Today, the use of social media in political campaigning has become seemingly prevalent; it is valuable to examine how – if at all – it is changing the nature of election campaigning. In order to explore this topic in-depth, I have chosen one political campaign to analyze.  

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The Refugee Crisis in Canadian News Media

A closer look at how the refugee crisis has been represented in Canadian news reveals how powerful the media can be in the reporting of global crises.

Since the Syrian Civil War began in 2011, millions of people in Syria and surrounding war zones have fled their homes. They have sought asylum in neighbouring countries, nations in Europe, and countries as far away as Australia and Brazil. This mass displacement of people to different parts of the world can be considered not only a refugee crisis, but a global crisis.

A global crisis occurs when internationally legitimate humanitarian, political or military intervention is needed to resolve it (Shaw 1996). However, it can be asserted that crises today are principally defined and dramatized in and through media and communications (Pantti et al. 2012) and “it is mainly through media reports that the world perceives international crises” (Joye 2009: 3). Therefore, when analyzing global crises, it is crucial to look at how they are reported in the media.

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When impartiality is sacrificed for politics

In search of the truth, this column questions how Canada’s trash ended up in the Philippines as well as critically assesses an article that covered the dumping scandal in terms of journalistic concepts and principles.

Cut-off date: 11 December 2015

Filipino environmental activists hold a protest outside the Canadian embassy in Manila on 7 May 2015. Photo: AP Photo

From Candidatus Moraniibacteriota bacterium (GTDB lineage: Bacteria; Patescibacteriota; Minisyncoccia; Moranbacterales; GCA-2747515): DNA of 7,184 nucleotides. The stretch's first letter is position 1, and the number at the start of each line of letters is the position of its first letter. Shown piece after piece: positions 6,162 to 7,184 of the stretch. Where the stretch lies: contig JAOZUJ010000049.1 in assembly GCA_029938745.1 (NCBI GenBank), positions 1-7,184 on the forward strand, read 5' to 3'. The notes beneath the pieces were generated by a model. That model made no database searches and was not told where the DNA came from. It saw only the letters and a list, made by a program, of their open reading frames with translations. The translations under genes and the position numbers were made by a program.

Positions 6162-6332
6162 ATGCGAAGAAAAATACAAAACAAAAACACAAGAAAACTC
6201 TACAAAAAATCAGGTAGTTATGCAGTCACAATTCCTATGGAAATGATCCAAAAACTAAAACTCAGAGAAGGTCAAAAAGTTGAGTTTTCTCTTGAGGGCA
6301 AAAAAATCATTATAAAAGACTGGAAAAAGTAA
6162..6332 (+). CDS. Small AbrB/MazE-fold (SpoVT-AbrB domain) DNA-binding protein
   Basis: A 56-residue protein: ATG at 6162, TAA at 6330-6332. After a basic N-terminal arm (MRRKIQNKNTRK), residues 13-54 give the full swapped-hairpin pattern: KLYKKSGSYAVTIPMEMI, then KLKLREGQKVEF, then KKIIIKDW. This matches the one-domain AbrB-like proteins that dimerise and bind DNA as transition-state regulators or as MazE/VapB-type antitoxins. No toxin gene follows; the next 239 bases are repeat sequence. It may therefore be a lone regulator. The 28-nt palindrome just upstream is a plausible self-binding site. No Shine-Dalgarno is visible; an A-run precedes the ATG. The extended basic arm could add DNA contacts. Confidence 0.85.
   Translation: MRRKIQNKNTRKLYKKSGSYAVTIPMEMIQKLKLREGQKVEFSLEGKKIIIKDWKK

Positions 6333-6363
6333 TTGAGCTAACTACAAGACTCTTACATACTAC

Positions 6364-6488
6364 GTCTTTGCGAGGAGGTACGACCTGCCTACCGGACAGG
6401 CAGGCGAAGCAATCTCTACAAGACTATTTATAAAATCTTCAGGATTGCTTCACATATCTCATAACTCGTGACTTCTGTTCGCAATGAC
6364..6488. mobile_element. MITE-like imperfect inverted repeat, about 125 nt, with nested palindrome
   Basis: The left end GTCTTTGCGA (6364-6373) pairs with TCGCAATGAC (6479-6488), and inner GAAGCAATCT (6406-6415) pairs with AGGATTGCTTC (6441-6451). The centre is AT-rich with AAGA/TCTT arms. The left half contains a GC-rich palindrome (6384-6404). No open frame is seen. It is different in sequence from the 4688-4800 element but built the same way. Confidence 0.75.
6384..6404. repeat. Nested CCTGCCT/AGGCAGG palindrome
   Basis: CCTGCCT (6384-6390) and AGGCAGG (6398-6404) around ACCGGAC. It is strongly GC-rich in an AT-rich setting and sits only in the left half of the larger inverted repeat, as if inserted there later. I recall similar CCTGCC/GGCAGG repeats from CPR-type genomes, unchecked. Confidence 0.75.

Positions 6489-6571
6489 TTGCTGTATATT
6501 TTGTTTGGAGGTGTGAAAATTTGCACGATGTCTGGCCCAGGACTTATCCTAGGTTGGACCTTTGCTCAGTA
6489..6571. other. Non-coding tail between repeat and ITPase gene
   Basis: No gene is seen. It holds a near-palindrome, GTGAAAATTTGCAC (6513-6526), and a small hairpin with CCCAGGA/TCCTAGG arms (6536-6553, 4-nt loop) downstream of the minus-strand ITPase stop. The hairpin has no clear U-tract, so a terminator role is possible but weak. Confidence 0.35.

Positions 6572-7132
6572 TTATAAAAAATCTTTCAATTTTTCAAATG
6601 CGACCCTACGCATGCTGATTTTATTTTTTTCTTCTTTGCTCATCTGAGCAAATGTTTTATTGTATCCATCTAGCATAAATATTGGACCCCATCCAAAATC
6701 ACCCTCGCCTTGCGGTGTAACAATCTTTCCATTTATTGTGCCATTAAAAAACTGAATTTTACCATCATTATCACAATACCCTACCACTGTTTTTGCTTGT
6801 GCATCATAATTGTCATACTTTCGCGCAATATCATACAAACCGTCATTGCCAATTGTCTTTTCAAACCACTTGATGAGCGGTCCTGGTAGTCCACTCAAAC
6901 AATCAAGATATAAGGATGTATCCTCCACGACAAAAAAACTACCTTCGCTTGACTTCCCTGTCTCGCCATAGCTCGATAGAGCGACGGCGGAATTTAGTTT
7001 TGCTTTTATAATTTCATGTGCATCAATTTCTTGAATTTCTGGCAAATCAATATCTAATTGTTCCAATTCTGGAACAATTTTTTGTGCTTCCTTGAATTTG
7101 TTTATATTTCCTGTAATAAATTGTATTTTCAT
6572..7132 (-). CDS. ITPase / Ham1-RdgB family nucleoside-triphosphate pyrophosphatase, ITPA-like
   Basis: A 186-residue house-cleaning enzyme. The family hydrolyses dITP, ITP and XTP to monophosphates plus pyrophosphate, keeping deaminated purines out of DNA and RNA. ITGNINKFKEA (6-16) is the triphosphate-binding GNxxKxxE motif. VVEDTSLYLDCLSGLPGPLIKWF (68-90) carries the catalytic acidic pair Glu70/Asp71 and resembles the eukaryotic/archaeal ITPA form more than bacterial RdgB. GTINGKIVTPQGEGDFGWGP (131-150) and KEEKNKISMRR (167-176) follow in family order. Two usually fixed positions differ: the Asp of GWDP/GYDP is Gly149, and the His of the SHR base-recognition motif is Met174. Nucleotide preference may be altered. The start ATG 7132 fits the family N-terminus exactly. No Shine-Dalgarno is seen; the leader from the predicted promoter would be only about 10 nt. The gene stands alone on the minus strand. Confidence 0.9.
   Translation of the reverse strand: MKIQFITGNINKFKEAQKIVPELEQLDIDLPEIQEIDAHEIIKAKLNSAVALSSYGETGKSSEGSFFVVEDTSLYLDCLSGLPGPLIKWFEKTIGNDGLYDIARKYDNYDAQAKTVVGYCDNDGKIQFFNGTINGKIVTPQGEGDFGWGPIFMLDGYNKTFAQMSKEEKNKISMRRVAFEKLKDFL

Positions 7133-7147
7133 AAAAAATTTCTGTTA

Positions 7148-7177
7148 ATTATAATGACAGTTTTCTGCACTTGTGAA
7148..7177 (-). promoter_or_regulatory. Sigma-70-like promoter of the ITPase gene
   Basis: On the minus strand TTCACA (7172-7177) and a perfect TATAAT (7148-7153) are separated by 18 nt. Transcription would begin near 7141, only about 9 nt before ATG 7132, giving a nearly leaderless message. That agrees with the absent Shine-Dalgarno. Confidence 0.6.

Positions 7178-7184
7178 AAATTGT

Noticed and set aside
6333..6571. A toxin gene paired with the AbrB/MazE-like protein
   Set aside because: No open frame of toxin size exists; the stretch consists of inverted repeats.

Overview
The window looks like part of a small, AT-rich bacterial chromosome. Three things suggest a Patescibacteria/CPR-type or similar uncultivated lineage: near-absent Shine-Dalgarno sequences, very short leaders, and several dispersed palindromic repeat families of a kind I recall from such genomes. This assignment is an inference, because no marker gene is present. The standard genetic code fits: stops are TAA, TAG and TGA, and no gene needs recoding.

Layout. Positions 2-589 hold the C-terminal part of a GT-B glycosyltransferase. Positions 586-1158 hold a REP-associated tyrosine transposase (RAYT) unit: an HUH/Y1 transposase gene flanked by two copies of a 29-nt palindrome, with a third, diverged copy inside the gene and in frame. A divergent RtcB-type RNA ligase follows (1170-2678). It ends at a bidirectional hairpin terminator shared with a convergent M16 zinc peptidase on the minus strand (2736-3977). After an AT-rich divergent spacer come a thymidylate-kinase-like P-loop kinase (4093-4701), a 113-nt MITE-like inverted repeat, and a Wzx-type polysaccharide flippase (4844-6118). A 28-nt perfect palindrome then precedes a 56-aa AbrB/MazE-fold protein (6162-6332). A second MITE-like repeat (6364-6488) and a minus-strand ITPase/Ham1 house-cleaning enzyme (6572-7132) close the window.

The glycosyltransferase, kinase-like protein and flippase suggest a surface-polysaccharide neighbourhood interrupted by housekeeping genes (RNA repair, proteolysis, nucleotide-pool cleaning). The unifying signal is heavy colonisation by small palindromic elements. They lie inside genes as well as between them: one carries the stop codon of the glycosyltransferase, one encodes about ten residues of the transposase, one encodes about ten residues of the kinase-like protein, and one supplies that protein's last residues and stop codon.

When I first read Tristin Hopper’s newspaper article, I felt angry and ashamed. I didn’t want to believe that my native country had sent 50 shipping containers full of metro Vancouver waste to Manila. Over the past two years, Filipinos have been asking Canada to take back their trash. Whether the containers had actually been labelled “scrap plastic materials for recycling” or not, inspectors reported finding “rotting household waste and soggy paper” inside them.

After the initial shock, I took a closer, more critical look at the article. What was so important about this story that it made front page news? And why was it published on 13 October 2015 if the trash was sent to the Philippines two years earlier?

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Germany: The Migrant Crisis

As hundreds of asylum seekers continue to enter Germany each day, the country faces more and more challenges. The question is, how well is Germany coping with the migrant crisis within its borders? 

Cut-off date: 1 December 2015


People often queue for days at the central registration centre for refugees and asylum seekers in Berlin’s Moabit district. Photo: REUTERS


He was sick of waking up in the middle of the night to music blasting from someone else’s cell phone. He could no longer bear living with a hundred others in a crowded gymnasium. He hated being unable to work and the resultant boredom. Most of all, he was frustrated by the uncertainty of whether his family would be able to join him and fearful for their safety.

“I would rather die in my homeland than stay here,” Murad Kulli told Der Tagesspiegel before he left.